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Last night, I heard one engineer talking about work. He said that the mathematicians formulate the problems and then send these problems to be solved by engineers.

I thought that mathematicians solved problems in a sort of abstract world, and the problems they solved were initially solved in this abstract world and eventualy found as "useful" by others.

So how's the cooperation between them?

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There is not a great gap between mathematically minded engineers and many applied mathematicians. –  André Nicolas Sep 8 '12 at 6:41
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"Mathematician" and "engineer" are both words that describe a lot of people who do a lot of things involving a lot of other people and I don't see the point of trying to generalize in this way about what those things look like. What are you going to do with an answer to this question? What do you actually want to know? –  Qiaochu Yuan Sep 8 '12 at 6:44
    
Your view is plausible –  Ram Sep 8 '12 at 6:46
    
@QiaochuYuan I'm trying to probe a little on: 1 - The nature of work of each one; 2 - the nature of their cooperation. | Also, with the terms I used, I tried to specify people with degree on these areas. –  Igäria Mnagarka Sep 8 '12 at 6:46
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@Gustavo: if your question was "how do mathematicians and engineers cooperate?" why did you restrict your question to being about two hypothetical answers to this question? Why not just ask the question you wanted to ask? –  Qiaochu Yuan Sep 8 '12 at 6:55
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2 Answers

I only know about one problem formulated by mathematicians and solved by engineers; you can read about it here. Of course, there may be many others that just aren't coming to my mind.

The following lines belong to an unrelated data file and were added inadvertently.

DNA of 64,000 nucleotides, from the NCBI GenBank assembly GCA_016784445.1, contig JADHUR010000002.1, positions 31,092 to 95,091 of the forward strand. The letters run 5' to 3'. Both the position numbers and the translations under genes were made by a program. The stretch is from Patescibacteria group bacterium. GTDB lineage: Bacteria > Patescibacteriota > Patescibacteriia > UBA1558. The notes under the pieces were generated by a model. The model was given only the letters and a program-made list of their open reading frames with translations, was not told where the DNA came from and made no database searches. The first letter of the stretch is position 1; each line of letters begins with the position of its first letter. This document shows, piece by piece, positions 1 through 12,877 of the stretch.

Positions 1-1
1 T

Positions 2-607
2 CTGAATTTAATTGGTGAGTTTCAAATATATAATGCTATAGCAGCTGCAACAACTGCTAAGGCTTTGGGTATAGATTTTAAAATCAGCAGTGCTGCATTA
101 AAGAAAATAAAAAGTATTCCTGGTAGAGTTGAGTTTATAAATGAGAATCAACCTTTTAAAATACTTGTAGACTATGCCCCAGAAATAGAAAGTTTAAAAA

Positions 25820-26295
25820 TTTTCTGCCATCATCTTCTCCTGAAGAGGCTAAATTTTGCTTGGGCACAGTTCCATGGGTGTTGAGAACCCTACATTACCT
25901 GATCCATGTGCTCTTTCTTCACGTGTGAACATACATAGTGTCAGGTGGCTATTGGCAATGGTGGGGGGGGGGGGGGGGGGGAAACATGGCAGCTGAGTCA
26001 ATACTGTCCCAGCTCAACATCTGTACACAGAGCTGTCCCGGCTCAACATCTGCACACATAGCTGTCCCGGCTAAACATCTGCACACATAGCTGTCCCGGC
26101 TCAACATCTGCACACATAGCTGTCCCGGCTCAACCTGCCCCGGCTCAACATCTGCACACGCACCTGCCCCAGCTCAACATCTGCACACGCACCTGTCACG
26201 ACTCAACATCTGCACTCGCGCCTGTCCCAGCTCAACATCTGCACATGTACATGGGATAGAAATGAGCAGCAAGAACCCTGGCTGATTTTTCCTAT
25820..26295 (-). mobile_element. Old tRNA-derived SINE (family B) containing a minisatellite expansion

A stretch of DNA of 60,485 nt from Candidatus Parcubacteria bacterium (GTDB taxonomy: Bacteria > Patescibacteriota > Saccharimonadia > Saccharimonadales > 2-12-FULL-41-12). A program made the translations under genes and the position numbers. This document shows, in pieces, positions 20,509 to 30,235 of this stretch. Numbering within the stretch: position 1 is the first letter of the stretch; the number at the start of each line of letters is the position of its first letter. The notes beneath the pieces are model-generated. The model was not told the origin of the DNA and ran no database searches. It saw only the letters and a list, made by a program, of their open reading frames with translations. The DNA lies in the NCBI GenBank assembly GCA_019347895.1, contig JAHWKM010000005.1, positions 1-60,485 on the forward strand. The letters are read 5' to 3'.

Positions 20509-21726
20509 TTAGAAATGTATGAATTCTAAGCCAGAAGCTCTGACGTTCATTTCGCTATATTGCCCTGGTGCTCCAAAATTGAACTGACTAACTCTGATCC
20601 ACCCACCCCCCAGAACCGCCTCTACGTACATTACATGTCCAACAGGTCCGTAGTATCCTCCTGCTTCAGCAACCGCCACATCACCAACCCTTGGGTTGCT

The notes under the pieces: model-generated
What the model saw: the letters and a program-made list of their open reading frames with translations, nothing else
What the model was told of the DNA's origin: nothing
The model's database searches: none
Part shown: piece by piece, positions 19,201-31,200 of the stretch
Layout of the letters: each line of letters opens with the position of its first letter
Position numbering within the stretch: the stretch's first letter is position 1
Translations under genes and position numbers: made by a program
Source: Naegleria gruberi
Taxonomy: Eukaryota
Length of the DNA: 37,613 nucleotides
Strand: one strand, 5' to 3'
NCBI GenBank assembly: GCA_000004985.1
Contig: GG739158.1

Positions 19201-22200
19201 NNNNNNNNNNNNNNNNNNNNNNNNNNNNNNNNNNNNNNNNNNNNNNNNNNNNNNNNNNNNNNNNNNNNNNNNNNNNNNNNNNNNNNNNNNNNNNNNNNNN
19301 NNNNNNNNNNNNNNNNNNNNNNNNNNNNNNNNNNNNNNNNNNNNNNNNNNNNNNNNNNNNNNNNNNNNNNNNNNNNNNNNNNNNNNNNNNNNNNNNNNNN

There are certainly examples of problems originally solved as pure mathematics that were later found useful, but there is also a third category not included in your question, the problems formulated by engineers (and others) and sent to be solved by mathematicians.

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I'll be happy if you add something in this third class. –  Igäria Mnagarka Sep 8 '12 at 6:44
    
Perhaps Newton solved the astronomers' problem of why the planets obey Kepler's Laws by coming up with the inverse-square law of gravitational attraction. –  Gerry Myerson Sep 8 '12 at 6:50
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My experience in this area is limited to math/engineering revolving around problems with their roots in telecommunications. Typically what happens is something like following. Engineers come up with a way of doing something better than was previously known. They present the idea at a conference (or consult mathematicians at a nearby university). The mathematicians in the audience recognize the abstract (algebraic) structure, reformulate the question, suggest possible improvements/generalizations, and start working on it. Engineers then absorb that bit of theory (or not), come up with further questions and desirable properties, and the evolutionary cycle begins.

The words "engineer" and "mathematician" were used somewhat loosely above. Their respective educations may overlap significantly, but the labels fit reasonably well.

It doesn't always go optimally. There are several niches in coding theory, where mathematicians were so enchanted by a certain problem that they continued to work on generalizing the problems and their solutions long after the engineers lost all interest (cautiously raises hand).

Perhaps Goethe put it best (given that Knuth quoted him in a similar context):

"Mathematicians are like Frenchmen: whatever you say to them they translate into their own language and forthwith it is something entirely different."

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Original quote: Die Mathematiker sind eine Art Franzosen: Redet man zu ihnen, so übersetzen sie es in ihre Sprache, und dann ist es alsobald ganz etwas anders. Goethe, Maximen und Reflexionen, Nr. 1005. –  t.b. Sep 8 '12 at 22:19
    
@t.b. Vielen Dank! –  Jyrki Lahtonen Sep 9 '12 at 4:16
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